Scandic: A Comprehensive Source for Custom Metal Parts

On June 21, the BIE cohort went to the Scandic Springs, Inc. headquarters in San Leandro. Founded in 1969, Scandic is currently the largest stamping and spring company in Northern California. They specialize in manufacturing custom metal parts, such as battery contacts, stamped springs, coil springs, EMI shielding, and belleville washers. Scandic’s in-house manufacturing techniques include fourslide and progressive metal stamping as well as coiling and CNC wire forming. Scandic also provides prototyping, engineering, and design services for their clients’ projects. Scandic’s customers span a wide range of disciplines, including companies from the automotive and medical field.

The BIE cohort with Hale Foote, President of Scandic

The BIE cohort had the opportunity to meet with Hale Foote, president of Scandic. Hale gave us an introduction to the services Scandic provides for its customers, placing special emphasis on prototyping and design for manufacturing principles relevant to the cohort’s biodesign interests. He also introduced us to the progressive die and fourslide tooling and materials used extensively in the plant. We were then fortunate enough to have Hale bring us on a tour of the manufacturing site.

Tooling, stamped springs, and wire forming were highlighted in the Scandic site tour.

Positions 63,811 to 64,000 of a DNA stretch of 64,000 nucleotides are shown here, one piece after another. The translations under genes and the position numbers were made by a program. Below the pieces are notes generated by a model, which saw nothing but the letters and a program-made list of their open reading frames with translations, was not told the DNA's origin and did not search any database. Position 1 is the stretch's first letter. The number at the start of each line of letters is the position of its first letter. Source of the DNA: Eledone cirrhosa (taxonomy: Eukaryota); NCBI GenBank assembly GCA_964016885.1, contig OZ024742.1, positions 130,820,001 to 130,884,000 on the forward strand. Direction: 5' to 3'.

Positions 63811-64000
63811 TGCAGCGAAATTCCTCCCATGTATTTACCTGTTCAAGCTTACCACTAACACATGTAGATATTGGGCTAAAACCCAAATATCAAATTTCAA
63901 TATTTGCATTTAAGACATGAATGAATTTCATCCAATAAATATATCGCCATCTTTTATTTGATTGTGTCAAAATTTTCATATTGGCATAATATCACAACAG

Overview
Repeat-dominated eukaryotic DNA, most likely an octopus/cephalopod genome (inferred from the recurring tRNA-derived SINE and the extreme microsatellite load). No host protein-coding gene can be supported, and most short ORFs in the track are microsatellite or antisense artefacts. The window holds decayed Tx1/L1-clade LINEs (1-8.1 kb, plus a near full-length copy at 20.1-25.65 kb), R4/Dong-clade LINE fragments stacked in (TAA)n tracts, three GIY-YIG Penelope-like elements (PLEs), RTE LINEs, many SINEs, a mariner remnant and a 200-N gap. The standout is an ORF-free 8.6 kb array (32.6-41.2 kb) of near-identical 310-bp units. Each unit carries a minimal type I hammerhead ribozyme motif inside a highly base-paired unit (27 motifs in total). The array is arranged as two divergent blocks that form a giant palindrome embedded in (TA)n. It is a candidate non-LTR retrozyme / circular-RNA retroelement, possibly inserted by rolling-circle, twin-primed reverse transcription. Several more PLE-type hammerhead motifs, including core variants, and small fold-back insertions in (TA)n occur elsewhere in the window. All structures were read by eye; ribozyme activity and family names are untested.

In the first stop on the tour, Hale showed us a variety of progressive press dies which are able to efficiently perform several stamping steps on a progression strip at a time. He then brought us to the mechanical coiling and wire forming area of the plant, where a staff talked us through the steps involved in designing, programming, and operating the custom, semi-automated tools that create springs. We were then brought to the fourslide tools, which stamp in four different directions, allowing for the over-bending necessary for creating metal forms such as connectors and stamped springs. In the last part of the tour, Hale brought us to the water jet prototyping machine, tool making and maintenance area, and secondary operations (assembly, packaging) area of the plant. We finished up with a discussion of the costs associated with different levels of tooling (no, soft, or hard tooling) to steer us in the right direction for business decisions we might need to make for future projects. As bioengineers, our visit to Scandic was a great experience for us to have a glimpse of manufacturing processes so that we can be pragmatic in our prototyping and early stage decisions throughout our careers.